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Transplantation. 2003 Sep 27;76(6):938-42.

Withdrawal of steroid therapy in African American kidney transplant recipients receiving sirolimus and tacrolimus.

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Department of Medicine, Case Western Reserve University, and the Transplantation Service, University Hospitals of Cleveland, Cleveland, OH 44106, USA.



Withdrawal of corticosteroids from the immunosuppressive regimens of kidney transplant recipients has been associated with an increased risk of acute and chronic allograft rejection. Previous studies indicate that the risk of rejection is particularly high in African Americans.


We prospectively enrolled 44 African American kidney transplant recipients to participate in an uncontrolled trial in which they were initially treated with sirolimus, tacrolimus, and corticosteroids. No patient received antibody induction therapy. Prednisone was withdrawn from eligible patients free of acute rejection beginning as early as 3 months posttransplant, and followed for a minimum of 9 months posttransplant. Patients were followed for acute rejection and for changes in blood pressure, body weight, and serum creatinine concentrations before and after withdrawal of steroids.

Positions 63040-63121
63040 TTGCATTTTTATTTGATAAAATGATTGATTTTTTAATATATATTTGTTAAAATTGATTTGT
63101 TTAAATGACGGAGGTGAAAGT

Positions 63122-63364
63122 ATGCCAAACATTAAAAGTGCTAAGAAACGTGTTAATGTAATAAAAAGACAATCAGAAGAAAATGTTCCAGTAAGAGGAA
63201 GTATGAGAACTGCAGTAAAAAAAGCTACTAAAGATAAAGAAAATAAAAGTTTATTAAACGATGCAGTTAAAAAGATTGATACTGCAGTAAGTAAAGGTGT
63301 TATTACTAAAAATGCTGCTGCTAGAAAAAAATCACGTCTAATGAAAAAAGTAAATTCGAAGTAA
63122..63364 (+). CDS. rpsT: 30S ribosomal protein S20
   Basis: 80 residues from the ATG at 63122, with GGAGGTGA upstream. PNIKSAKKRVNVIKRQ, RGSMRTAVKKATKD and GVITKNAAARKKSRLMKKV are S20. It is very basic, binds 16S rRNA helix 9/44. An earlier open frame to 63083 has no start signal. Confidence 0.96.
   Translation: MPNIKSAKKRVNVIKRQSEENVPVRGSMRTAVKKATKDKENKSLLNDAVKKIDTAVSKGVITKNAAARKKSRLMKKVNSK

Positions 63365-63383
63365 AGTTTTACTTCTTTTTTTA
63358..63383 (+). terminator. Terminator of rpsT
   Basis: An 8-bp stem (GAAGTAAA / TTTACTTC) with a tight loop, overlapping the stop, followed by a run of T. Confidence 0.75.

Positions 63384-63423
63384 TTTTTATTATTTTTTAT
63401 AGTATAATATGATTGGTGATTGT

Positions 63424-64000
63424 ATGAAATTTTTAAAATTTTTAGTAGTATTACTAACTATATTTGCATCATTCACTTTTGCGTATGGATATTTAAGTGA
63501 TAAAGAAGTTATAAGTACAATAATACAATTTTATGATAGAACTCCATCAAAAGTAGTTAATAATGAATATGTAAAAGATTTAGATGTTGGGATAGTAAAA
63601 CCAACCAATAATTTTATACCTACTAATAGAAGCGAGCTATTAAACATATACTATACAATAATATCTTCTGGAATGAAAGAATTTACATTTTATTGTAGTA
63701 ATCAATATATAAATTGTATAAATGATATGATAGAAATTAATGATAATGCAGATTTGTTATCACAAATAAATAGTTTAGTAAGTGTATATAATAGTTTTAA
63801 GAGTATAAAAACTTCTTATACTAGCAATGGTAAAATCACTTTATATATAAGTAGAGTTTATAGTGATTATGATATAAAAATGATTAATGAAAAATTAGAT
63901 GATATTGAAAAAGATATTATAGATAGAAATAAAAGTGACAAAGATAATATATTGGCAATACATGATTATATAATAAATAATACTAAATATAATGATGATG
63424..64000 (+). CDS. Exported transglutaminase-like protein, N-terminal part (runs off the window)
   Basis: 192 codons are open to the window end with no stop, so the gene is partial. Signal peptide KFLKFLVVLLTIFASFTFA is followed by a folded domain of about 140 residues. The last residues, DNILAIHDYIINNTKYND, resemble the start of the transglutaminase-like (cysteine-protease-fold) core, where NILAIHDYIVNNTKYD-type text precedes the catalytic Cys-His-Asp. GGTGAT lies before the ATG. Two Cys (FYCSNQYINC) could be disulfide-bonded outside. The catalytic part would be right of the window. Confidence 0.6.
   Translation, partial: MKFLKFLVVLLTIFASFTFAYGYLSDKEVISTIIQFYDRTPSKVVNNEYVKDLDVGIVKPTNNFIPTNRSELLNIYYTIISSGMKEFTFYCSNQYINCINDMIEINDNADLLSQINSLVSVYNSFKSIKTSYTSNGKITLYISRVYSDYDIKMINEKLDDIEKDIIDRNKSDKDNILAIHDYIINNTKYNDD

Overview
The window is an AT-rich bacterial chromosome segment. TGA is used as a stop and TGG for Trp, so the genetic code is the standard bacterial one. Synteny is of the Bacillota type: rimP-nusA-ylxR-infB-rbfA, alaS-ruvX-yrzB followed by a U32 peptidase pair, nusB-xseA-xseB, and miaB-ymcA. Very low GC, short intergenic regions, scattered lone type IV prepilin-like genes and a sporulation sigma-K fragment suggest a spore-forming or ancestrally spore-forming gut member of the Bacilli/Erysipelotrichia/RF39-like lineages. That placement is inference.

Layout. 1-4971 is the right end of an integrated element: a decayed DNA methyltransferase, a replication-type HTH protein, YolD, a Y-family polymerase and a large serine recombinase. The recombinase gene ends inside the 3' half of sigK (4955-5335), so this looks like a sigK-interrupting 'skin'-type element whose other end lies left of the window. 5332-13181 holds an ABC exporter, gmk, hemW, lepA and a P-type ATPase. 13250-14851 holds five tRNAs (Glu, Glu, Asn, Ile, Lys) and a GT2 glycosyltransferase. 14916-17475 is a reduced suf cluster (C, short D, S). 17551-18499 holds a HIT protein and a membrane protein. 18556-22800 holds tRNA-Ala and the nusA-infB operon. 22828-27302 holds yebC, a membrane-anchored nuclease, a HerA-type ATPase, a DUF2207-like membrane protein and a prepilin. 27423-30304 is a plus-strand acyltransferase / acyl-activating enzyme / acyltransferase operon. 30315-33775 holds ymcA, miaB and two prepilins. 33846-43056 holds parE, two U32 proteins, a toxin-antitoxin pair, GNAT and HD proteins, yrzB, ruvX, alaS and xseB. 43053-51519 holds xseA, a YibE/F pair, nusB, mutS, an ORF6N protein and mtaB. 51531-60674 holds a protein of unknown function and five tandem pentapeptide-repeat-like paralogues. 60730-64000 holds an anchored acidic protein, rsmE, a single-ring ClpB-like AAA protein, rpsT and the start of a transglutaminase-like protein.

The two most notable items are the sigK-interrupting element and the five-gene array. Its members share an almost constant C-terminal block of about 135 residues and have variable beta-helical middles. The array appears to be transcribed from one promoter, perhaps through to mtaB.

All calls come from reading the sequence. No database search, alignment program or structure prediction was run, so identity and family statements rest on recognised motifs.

Thirty of 44 patients (68%) were weaned off of prednisone. Follow-up after withdrawal of prednisone ranged from 3 to 26 months (mean, 14.3+/-7.7 months). Two of 30 patients (6.7%) developed acute rejection. At last follow-up, 27 of 30 patients (90%) remain steroid-free. Steroid withdrawal was associated with significant reductions in blood pressure.


Use of sirolimus and tacrolimus, without the use of induction antibody therapy, allows withdrawal of prednisone as early as 3 months posttransplant with low rates of subsequent acute rejection in African American kidney transplant recipients. Withdrawal of prednisone was associated with lower blood pressures and the need for fewer antihypertensive medications.

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